Of course there is a lot of Henry Ford represented here in the Greenfield Village. His childhood home for one and his early Bagley Avenue workshop where he put together his first gas powered car, the quadricycle. The workshop was actually a coal shed behind the duplex he and his wife, Clara, lived. Ford at the time worked as a powerhouse superintendent at the Edison Illuminating Company a short distance away.
The car was built inside the shed but Ford discovered that it would not fit through the door and had to enlarge the entry in order to take his vehicle outside for a test run. The first building of the company is here at Greenfield Village but only a smaller version of the original. Between 1903 and 1905, Ford assembled his cars at stations from purchased parts. It wasn't until 1913 that he came up with the moving assembly line.
The Mack Avenue plant produced 15 cars a day. The Model A sold for $750. And as it is today, various options were available at an additional cost.
Ford grew up and lived in an era when great innovations were being discovered and produced. He was truly an admirer of Edison and eventually opted to move the Menlo Park building from New Jersey to Michigan. Unfortunately, the building had so badly deteriorated that they had to rely on building plans to reconstruct Edison's workplace. Some of the materials of the original building were used but much of it is newer construction.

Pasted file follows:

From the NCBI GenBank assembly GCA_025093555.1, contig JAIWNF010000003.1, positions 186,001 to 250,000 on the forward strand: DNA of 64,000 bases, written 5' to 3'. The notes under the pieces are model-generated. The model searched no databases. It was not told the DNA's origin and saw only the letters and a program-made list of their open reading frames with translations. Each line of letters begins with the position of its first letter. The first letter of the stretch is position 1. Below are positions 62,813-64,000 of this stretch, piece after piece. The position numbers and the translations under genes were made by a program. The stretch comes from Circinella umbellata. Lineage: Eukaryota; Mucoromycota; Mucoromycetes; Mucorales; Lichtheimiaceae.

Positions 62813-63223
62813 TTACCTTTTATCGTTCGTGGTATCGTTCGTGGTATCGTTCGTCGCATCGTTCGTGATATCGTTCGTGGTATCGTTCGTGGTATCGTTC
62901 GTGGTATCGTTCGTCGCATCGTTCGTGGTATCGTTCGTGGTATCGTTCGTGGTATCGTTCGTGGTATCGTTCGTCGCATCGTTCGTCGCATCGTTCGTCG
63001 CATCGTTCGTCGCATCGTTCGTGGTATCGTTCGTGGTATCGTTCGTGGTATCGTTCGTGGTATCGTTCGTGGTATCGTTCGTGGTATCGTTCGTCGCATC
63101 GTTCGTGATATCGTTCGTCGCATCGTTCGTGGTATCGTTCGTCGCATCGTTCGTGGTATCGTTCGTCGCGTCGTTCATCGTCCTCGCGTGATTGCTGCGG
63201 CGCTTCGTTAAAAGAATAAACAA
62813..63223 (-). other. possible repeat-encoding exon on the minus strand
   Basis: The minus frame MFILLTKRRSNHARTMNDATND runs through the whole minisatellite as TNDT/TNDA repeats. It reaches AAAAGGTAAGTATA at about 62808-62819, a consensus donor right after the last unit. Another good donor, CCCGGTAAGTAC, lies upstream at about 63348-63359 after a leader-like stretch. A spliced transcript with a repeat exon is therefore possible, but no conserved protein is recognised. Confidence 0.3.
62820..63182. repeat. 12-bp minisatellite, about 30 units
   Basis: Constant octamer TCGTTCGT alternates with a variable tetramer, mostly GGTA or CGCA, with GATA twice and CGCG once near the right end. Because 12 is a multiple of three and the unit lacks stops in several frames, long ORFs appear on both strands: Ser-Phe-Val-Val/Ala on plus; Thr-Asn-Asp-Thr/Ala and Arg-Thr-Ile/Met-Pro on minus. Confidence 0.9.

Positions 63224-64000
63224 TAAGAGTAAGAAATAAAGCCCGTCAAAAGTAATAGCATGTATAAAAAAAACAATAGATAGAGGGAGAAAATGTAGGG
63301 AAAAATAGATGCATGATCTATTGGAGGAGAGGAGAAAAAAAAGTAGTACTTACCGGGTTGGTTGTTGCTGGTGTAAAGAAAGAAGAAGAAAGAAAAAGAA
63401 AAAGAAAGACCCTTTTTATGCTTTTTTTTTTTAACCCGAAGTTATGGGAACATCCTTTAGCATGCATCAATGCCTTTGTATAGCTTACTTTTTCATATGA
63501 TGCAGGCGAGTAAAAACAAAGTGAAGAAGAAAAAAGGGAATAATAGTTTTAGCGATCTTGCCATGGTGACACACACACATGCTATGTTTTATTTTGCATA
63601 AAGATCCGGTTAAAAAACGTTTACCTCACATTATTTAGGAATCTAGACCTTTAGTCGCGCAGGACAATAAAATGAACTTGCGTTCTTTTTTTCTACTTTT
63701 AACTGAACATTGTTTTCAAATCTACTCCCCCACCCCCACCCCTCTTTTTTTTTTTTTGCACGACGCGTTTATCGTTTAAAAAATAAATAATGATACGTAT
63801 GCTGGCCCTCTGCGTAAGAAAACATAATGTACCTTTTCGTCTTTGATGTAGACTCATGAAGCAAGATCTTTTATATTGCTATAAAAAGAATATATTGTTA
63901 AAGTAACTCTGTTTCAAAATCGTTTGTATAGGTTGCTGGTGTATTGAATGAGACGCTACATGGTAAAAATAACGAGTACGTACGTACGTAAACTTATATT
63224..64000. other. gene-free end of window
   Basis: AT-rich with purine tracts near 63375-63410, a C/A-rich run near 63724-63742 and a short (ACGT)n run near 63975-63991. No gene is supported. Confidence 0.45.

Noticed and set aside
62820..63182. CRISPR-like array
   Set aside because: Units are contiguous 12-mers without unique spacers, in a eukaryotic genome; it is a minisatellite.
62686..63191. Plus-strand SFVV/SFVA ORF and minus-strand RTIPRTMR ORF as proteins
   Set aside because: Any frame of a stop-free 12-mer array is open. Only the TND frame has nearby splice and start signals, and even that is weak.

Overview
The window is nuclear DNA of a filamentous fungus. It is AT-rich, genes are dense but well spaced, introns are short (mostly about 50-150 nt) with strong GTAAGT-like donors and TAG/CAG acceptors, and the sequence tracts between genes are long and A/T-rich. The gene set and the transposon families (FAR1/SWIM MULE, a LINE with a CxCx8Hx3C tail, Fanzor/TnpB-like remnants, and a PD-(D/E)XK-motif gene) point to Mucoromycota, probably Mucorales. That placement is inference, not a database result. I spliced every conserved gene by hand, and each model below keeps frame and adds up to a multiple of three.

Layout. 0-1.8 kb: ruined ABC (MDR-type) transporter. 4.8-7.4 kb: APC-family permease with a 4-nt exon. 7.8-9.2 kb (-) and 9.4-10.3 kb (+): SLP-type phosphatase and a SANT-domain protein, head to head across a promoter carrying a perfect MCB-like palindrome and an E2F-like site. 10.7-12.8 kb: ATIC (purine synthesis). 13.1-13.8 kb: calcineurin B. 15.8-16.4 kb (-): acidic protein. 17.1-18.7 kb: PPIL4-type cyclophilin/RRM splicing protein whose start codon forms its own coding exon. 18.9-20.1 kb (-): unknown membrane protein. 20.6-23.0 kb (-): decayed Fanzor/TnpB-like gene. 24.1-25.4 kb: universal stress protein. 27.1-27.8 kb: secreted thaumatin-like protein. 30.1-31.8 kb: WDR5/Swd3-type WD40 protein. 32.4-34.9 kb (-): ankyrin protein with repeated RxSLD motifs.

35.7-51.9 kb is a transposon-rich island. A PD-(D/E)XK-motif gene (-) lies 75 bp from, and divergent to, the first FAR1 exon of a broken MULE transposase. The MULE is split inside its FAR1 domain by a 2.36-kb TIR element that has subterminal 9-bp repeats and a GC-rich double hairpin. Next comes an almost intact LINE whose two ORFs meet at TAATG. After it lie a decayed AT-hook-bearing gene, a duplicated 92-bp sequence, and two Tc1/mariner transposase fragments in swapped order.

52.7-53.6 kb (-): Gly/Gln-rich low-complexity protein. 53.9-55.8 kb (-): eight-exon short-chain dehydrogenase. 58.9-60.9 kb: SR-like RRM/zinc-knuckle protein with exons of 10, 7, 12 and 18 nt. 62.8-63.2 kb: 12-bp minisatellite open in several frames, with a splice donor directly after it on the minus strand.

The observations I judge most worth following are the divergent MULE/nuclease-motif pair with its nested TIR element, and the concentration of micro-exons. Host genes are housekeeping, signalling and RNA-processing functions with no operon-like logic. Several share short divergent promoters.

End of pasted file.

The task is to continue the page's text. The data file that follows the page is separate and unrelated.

The Wright brothers were also among the innovators and inventors that Ford admired. Their cycle shop is one of the more interesting shops in the village. As you move through it, you can see the wind tunnel they built to test their theories of how to get lift for their aircraft. It's all in a glass box and the wind is produced by turning a crank. Once you get it up to speed, the small model wing lifts up from it's resting position.
In the back of the shop is the bare skeleton of the plane they built to fly at Kitty Hawk. The guide in the shop explained that the Wright brothers eventually built in a control for turning the aircraft that involved laying down in a cradle that moved as you moved your hips so that you could bank left or right while still holding the controls to the aircraft's power in your hands.
If you were into motors and huge generators, there was plenty to see. I couldn't help but think of how my father must have been enamored with all that he saw on that visit so many years ago. Dad repaired motors and did electrical wiring.
Of course, looking at some of the motors, I could hear my mother telling the story of how she had to wrap wires around a spindle keeping count of the number of times around on a match book (one match bent down for every 10 times around) and still answer the phone. Once his business got going, she was replaced by several employees and a secretary.
I'm glad. It gave her time to be my mom.